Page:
How they're changing the social and political landscapes
When Harvard professor Robert Putnam was giving the Service Employees International Union (SEIU) tips on how to revitalize the labor movement, he argued that the social network fostered at union halls has dissolved, as has the bygone era of the tightly knit neighborhood. And suburbanites and exurbanites are now turning to megachurches.
'Megachurches have done an incredible job of helping people find a sense of community,' SEIU President Andrew Stern tells the Associated Press.
These new communities are dependent on being oversized (the typical megachurch has at least 2,000 members) and intimate at the same time. The faithful are drawn and reassured by the huge congregation (consumer confidence in numbers, James B. Twitchell suggests in Mother Jones). Small 'cell groups' then provide the personal interaction that's drowned out in the comforting sea of worshipers.
At megachurches, individual needs reign supreme. The freshly built, mall-like structures offer child-care services, food courts, book stores, youth programs, and counseling for what ails you: financial issues, marriage problems, sexual addiction, chemical dependency. There is no burdensome talk of fire and brimstone or a dictate to serve the poor. Those are downers. These churches flourish by making people feel good about themselves and the search for prosperity.
It's textbook good business management: Know your customer. Pastor Ted Haggard at the New Life Church in Colorado Springs, which Harper's Magazine calls 'America's most powerful megachurch,' has mastered this tack. 'He knows that for Christianity to prosper in the free market, it needs more than 'moral values' -- it needs customer value,' Jeff Sharlet writes. Community surveys have guided pastors in shaping their churches: Don't be overbearing, promote casual dress, make men feel comfortable, and, above all, entertain.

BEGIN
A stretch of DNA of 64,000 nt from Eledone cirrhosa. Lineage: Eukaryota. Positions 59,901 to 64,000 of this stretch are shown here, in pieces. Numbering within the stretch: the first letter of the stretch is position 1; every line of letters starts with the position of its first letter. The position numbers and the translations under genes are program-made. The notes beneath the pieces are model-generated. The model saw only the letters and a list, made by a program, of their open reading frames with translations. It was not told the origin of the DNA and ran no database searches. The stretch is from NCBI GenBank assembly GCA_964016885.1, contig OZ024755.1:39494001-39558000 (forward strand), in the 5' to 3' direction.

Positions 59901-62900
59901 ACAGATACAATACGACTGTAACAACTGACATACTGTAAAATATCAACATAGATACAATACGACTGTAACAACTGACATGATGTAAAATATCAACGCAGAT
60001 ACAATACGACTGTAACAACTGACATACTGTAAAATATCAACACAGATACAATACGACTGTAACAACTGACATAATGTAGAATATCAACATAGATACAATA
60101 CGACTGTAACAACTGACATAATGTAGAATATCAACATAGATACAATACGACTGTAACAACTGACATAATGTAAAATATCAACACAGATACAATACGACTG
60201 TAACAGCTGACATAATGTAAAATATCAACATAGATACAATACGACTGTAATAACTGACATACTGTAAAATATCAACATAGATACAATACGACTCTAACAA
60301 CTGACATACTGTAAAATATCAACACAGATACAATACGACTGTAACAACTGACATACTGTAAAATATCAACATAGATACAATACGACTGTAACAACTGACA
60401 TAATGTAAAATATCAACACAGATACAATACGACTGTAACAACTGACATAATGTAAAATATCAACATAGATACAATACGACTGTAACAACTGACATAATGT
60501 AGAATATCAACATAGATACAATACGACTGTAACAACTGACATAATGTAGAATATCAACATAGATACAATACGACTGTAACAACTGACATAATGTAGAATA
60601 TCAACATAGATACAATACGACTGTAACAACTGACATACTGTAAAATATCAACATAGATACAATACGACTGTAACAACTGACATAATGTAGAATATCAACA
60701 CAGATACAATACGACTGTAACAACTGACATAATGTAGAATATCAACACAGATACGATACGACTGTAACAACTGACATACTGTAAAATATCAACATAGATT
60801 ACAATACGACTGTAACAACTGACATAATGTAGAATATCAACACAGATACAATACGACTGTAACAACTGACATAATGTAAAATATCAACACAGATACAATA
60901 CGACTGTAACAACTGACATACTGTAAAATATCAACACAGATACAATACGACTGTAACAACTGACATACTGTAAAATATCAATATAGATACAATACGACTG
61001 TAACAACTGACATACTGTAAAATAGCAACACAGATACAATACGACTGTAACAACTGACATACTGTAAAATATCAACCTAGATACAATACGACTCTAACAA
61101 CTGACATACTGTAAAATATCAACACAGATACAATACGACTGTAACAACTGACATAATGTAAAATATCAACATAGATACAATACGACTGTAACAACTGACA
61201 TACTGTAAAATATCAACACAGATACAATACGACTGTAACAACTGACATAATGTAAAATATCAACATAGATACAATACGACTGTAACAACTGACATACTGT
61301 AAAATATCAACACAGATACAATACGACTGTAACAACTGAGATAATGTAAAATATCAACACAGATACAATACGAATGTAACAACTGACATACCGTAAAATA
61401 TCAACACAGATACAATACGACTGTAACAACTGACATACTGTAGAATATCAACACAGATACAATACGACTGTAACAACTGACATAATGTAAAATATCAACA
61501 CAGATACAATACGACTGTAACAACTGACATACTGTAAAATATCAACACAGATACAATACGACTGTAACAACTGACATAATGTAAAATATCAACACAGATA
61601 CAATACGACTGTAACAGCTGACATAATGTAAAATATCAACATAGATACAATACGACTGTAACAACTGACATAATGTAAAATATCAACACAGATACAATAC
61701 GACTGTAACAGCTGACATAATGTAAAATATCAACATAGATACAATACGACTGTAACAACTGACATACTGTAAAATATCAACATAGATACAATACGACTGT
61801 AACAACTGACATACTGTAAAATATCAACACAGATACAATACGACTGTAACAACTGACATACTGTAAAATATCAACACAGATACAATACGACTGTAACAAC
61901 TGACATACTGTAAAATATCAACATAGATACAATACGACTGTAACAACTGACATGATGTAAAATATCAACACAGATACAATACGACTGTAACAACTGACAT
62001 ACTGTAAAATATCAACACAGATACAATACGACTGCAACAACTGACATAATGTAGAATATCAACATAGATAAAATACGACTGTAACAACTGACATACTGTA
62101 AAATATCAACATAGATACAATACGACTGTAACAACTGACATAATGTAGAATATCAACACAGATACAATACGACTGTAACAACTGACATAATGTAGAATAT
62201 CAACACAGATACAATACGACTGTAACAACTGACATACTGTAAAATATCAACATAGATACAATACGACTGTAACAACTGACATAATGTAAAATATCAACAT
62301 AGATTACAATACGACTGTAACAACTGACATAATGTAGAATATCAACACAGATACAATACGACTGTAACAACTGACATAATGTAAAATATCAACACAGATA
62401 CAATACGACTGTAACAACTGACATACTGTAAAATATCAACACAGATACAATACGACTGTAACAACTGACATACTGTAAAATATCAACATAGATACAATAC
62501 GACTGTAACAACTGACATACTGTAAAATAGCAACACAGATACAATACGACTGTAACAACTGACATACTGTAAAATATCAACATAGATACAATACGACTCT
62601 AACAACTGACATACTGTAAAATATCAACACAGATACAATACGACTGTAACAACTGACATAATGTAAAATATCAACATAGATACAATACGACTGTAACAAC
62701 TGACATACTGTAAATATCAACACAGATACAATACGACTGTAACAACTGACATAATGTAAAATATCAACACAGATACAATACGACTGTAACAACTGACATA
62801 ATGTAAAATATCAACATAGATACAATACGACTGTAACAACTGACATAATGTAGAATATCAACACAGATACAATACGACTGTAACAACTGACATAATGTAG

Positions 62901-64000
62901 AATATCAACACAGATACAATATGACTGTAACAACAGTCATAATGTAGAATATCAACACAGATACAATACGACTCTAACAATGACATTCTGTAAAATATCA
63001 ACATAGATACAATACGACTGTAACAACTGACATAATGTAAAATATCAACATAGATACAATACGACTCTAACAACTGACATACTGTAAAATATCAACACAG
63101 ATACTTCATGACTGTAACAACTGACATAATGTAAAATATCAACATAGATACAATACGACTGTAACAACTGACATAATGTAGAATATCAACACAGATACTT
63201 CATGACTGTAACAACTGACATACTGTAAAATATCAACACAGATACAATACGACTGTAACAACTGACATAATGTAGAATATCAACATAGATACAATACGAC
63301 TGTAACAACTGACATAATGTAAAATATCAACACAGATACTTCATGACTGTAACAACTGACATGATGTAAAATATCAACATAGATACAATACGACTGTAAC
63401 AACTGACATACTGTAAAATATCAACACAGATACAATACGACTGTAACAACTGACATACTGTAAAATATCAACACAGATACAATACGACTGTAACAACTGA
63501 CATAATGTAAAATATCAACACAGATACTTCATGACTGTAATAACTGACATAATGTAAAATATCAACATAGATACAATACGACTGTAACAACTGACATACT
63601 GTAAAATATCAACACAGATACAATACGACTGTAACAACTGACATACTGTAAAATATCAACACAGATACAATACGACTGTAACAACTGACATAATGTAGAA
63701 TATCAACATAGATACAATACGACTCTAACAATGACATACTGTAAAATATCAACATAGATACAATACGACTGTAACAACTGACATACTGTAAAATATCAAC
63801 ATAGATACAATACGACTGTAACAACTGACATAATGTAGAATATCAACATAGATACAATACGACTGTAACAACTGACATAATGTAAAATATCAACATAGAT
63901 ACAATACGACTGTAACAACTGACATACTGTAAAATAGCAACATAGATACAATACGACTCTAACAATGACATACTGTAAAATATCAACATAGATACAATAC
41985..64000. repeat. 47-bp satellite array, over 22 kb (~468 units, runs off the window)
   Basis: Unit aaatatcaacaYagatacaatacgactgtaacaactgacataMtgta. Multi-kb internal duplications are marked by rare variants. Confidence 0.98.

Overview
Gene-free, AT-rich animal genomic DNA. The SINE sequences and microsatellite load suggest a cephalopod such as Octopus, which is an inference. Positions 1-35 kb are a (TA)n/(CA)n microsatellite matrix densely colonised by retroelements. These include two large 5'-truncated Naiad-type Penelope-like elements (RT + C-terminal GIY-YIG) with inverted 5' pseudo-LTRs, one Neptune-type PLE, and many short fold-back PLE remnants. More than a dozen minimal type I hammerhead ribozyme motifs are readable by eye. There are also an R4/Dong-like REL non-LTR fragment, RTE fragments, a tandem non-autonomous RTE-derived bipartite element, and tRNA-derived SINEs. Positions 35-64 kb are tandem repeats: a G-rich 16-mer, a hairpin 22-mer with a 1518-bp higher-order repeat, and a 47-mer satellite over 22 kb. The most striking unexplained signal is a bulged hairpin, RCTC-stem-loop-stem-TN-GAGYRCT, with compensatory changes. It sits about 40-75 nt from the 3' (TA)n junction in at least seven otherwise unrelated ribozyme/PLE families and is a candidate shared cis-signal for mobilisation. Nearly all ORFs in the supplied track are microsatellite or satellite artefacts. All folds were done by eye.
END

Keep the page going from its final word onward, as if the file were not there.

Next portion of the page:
The business know-how is paying off, BusinessWeek reports. While mainline denominations are shrinking and struggling to retain members, megachurches have surged to number 880 compared with 50 in 1980. Donations and tithing bring in millions, while the huge complexes can employ hundreds. The booming business even has drawn Corporate America into the mix. And it's not just Christian books, tapes, and 'inspirational giftware.' According to WORLD Magazine, a Christian publication, 'a new kind of retail evangelism' may be emerging, embodied by the Southern California skateboard-chic chain C28 (for Colossians 2:8).
It's big business, but it's big politics, too. Seventy-eight percent of white evangelical Protestants voted for Bush in 2004, and as 'Justice Sunday' recently drove home, conservative strategists are adept at reaching out to megachurch communities.
'[Megachurches] deserve to be taken seriously,' Twitchell writes in Mother Jones, 'if only because they help explain why George W. Bush is still sitting in the Oval Office and how suburban malaise can be transformed into a multitude of organized, values-driven voters.'
Go there >> Earthly Empires
Go there too >>Unions Seek Fix in Churches, Elsewhere, for Labor's Woes
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